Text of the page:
This article provides the testing method and data for the article Delhi’s Indoor Air Pollution Lower than Outdoors.
1. Test Method
I collected data January 12th to January 29th, 2019. I collected data at each place once to avoid over-representing a single place in the data. These days were quite polluted, with PM2.5 averaging 275.8 micrograms per meter cubed. The lowest outdoor reading was 191 micrograms. The highest was 417 micrograms.
I tested air directly outside the entrance of each building, allowing 30-60 seconds for the AirVisual to give an adequately stable reading. The fact that I ran the tests in January could be relevant because rooms may be better sealed in the winter than in the summer. Because Delhi is fairly cold in January, people are more likely to close windows and doors.
The locations I tested were diverse, from a large international hotel to a regular apartment. Although there is a wide range, these places tend to be in wealthier parts of Delhi, such as Saket. If one theorizes that wealthier places tend to have better air or better-sealed rooms, then the indoor-outdoor percentage may be higher in less-well-off parts of town.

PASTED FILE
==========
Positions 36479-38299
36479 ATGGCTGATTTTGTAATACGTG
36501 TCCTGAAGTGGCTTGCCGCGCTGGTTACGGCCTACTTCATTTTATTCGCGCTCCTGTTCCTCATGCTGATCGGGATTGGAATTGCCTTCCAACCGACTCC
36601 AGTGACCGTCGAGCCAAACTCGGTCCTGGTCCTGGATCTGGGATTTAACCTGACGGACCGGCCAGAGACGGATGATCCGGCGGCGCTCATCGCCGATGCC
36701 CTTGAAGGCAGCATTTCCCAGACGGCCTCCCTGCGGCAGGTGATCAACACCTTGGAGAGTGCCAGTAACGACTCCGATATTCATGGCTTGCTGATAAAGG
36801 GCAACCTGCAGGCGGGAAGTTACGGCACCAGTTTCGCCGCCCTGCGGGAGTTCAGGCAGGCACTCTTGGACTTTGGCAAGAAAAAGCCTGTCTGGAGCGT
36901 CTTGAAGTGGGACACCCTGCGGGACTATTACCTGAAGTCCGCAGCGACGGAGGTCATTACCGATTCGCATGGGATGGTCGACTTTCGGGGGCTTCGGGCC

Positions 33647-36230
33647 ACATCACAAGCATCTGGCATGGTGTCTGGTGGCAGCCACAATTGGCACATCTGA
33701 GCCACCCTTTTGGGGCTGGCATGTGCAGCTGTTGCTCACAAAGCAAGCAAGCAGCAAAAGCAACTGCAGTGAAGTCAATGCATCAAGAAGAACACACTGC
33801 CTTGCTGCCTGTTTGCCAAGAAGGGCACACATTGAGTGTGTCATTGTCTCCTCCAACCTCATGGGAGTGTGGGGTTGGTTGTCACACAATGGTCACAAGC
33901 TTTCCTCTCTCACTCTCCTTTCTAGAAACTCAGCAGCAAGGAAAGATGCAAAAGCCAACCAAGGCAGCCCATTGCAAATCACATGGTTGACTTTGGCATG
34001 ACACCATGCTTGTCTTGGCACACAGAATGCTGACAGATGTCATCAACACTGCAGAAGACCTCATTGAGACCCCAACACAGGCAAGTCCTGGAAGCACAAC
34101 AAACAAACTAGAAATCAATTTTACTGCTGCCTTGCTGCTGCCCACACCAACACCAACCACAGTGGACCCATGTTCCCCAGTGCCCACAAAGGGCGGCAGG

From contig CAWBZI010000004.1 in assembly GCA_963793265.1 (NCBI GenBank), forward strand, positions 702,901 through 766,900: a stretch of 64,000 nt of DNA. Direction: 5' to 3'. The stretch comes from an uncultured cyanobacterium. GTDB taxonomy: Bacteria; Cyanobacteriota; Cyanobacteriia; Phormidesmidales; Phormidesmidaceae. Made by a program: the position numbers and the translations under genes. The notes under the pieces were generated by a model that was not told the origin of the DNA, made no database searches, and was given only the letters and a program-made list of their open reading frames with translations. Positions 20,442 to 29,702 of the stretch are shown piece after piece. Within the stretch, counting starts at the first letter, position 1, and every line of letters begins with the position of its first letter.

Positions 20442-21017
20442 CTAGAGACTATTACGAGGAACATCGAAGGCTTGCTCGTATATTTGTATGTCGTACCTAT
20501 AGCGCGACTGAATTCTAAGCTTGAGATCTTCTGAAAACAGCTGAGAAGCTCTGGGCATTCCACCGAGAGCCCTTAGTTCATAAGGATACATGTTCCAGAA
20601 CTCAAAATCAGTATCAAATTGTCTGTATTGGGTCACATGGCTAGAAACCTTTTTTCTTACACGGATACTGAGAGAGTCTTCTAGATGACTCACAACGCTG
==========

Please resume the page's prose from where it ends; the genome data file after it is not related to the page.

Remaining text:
I did not test in any place that kept windows or doors open constantly. I also avoided places that were using purifiers or central air systems with filters (that I knew of). However, one exception is that the manager of the Sheraton hotel told me that the air in the lobby is filtered. At the same time, the lobby doors are opened frequently. The average in the lobby (61%) was fairly close to the overall average (68%). Thus, removing this datapoint would have minimal effect on the overall results.
3. Time of Day
The original data includes dates and times of day. Timings ranged from 8:40AM to 8:44PM, covering diverse parts of the day.
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